Poetry in a Glass: Night Visitor

Poetry in a Glass: Night Visitor

I confess that I had no real intention of choosing another haiku poem for this week’s post, but I was reading through a few of them yesterday morning and I came across one that was about a dragonfly, written by Matsuo Bashō.

     The dragonfly
Can’t quite land
on that blade of grass.

I was struck by the poem’s simplicity in much the same way as I was with the three that I shared last Monday, but there was something additional that made me gravitate towards this particular one. I felt compelled to write about it. There was an incident that happened while I was on vacation at the end of August involving a dragonfly that flew into the house one night in the midst of a bit of chaos. It was, without a doubt, the largest dragonfly that I’d ever seen, absolutely beautiful in shades of iridescent blue and green, and it caused quite the commotion as it tried to navigate its new surroundings. My daughter has a no-kill policy when it comes to most insects, and so I’ve become very adept at catching things carefully and helping them find their way back outside. This dragonfly, however, tested all my skills. After 15 minutes of Herculean effort that probably should have been captured on YouTube, I managed to coax it into a colander and return it to safety. After things calmed down, I couldn’t help but think about how incongruous it was that it had found his way into the house in the first place. Dragonflies are not nighttime bugs. It should have been sleeping in the marsh somewhere. Did this one have a particular message?

After doing just a bit of research, I learned that dragonflies are considered to be symbols of transformation by most cultures of the world. They begin their lives in water as rather unremarkable looking grayish-brown aquatic creatures, hatching from eggs that were laid on its surface. They grow, and eventually change, by the gradual process of molting, rather than by the startling kind of metamorphosis that occurs with butterflies. One day the dragonfly larva climbs out of the water and onto a blade of grass, sheds its outer skin for the last time, revealing wings that will enable it to fly. Because the dragonfly changes slowly, and because that change occurs in water, the entire process is thought to symbolize the kind of deep transformation that arises from self-realization and emotional maturity. Yet the dragonfly continues to be comfortable on the water, as well as in the air, leading to the further interpretation that it can see life from more than one perspective, and that it remains respectful of how its life began.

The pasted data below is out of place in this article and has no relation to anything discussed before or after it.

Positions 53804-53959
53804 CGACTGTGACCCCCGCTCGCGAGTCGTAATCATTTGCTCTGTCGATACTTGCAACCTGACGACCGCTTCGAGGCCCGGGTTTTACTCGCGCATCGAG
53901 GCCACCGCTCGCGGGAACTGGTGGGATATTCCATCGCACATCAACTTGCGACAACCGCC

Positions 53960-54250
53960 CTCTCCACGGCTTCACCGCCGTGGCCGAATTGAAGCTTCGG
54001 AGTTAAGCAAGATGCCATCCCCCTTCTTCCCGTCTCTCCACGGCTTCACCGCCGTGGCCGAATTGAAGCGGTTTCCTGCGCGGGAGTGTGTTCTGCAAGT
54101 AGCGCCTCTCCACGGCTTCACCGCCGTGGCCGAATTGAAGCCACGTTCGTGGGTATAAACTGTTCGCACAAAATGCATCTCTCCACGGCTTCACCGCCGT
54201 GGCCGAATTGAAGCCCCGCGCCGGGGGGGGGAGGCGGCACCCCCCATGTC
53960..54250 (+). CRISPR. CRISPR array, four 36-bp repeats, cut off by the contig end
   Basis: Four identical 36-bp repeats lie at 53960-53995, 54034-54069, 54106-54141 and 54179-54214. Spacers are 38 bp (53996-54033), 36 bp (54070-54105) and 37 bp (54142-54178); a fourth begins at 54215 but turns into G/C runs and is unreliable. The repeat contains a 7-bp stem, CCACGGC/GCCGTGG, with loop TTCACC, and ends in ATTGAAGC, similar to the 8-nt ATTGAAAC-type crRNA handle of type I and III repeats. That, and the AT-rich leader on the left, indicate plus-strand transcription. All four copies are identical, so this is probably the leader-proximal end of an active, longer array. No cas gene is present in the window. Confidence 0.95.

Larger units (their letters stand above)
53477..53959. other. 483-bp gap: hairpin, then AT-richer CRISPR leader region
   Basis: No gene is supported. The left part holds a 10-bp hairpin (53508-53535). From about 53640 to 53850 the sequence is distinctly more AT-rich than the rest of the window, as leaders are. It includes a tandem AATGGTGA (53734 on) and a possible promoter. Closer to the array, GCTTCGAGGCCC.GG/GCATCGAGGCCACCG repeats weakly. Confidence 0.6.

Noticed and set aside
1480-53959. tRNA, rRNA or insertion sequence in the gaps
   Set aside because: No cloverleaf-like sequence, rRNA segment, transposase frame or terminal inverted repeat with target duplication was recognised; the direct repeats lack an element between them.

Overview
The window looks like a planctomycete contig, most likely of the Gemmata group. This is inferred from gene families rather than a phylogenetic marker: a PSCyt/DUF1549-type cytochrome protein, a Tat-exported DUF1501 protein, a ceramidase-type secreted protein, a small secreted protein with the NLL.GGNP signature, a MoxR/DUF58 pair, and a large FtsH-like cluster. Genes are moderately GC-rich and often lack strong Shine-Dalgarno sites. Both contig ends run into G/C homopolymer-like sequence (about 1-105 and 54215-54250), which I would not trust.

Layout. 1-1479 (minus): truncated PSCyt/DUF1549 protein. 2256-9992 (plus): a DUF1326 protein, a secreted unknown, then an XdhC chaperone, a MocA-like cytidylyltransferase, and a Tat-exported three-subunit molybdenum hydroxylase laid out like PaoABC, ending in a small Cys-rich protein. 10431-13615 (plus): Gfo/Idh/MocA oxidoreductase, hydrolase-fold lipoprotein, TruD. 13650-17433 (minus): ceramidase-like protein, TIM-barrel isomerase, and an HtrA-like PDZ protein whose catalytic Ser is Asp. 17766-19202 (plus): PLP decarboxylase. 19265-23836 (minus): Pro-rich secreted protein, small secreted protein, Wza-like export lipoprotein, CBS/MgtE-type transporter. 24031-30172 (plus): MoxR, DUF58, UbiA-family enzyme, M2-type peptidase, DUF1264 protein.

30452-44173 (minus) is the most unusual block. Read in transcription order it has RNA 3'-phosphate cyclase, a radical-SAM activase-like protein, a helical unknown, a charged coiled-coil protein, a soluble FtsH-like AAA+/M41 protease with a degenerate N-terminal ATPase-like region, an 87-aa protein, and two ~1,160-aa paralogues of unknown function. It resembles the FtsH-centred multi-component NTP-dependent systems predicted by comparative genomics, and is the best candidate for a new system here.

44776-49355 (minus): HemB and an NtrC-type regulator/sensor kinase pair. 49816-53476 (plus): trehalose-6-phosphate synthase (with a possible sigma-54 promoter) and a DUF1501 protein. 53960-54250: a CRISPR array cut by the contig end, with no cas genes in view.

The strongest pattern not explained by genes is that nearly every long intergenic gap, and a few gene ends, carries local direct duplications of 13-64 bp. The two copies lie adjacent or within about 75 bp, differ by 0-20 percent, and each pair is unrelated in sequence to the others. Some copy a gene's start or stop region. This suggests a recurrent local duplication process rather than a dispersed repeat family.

In ancient times, Japanese farmers saw the dragonfly as the spirit of the rice plant and a welcome sign of a good harvest, making it a summer symbol whose presence extended into fall. Eventually it became the country’s national emblem, and it is widely seen as indicative of joy, rebirth, and new light by the Japanese people. Bashō would have known all of this, of course, when he composed this haiku. The most significant part of the poem’s meaning is that a dragonfly can never go back to land on the particular blade of grass where it first realized it had wings. Isn’t this true about any journey of self-discovery? We do think about the way in which we’ve transformed, and our minds do hover over the moments when the most profound changes occurred. Although we can’t return to being the same person we once were, we can remain respectful of the place from which we’ve come, and we can continue to see our lives from more than one single perspective. Change does not have to be equivalent to negation.

For today’s cocktail, I began with Stateside vodka as my base spirit. I added Tozai Snow Maiden saké next, which is a wonderful example of a Japanese rice wine. I then used Giffard’s Blue Curaçao and Suze as secondary spirits whose color gave me just the right shade of bluish-green that I was seeking, but whose flavors also worked remarkably well with the saké. Simple syrup added sweetness and lime juice balanced that sugar with just a bit of acidity. The end result was a cocktail that was both beautiful and flavorful in the same delicate kind of way. I added the white chrysanthemum to the photo because it worked aesthetically, but I was happy to learn that it is also a symbol of the quest for absolute truth. Cheers everyone. Happy Monday! I hope you never look at a dragonfly in quite the same way again.

Night Visitor

1½ oz Stateside Vodka
1 oz Tozai Snow Maiden saké
¼ oz Suze
¼ oz Giffard Blue Curaçao
½ oz simple syrup
⅓ oz lime juice

Add all the ingredients to a shaker tin with ice and shake until very cold. Double strain into a chilled cocktail glass. Enjoy!

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2 thoughts on “Poetry in a Glass: Night Visitor

    1. Thank you Steve! It was such an unusual encounter and I couldn’t help but think it had deeper meaning. And he was beautiful!

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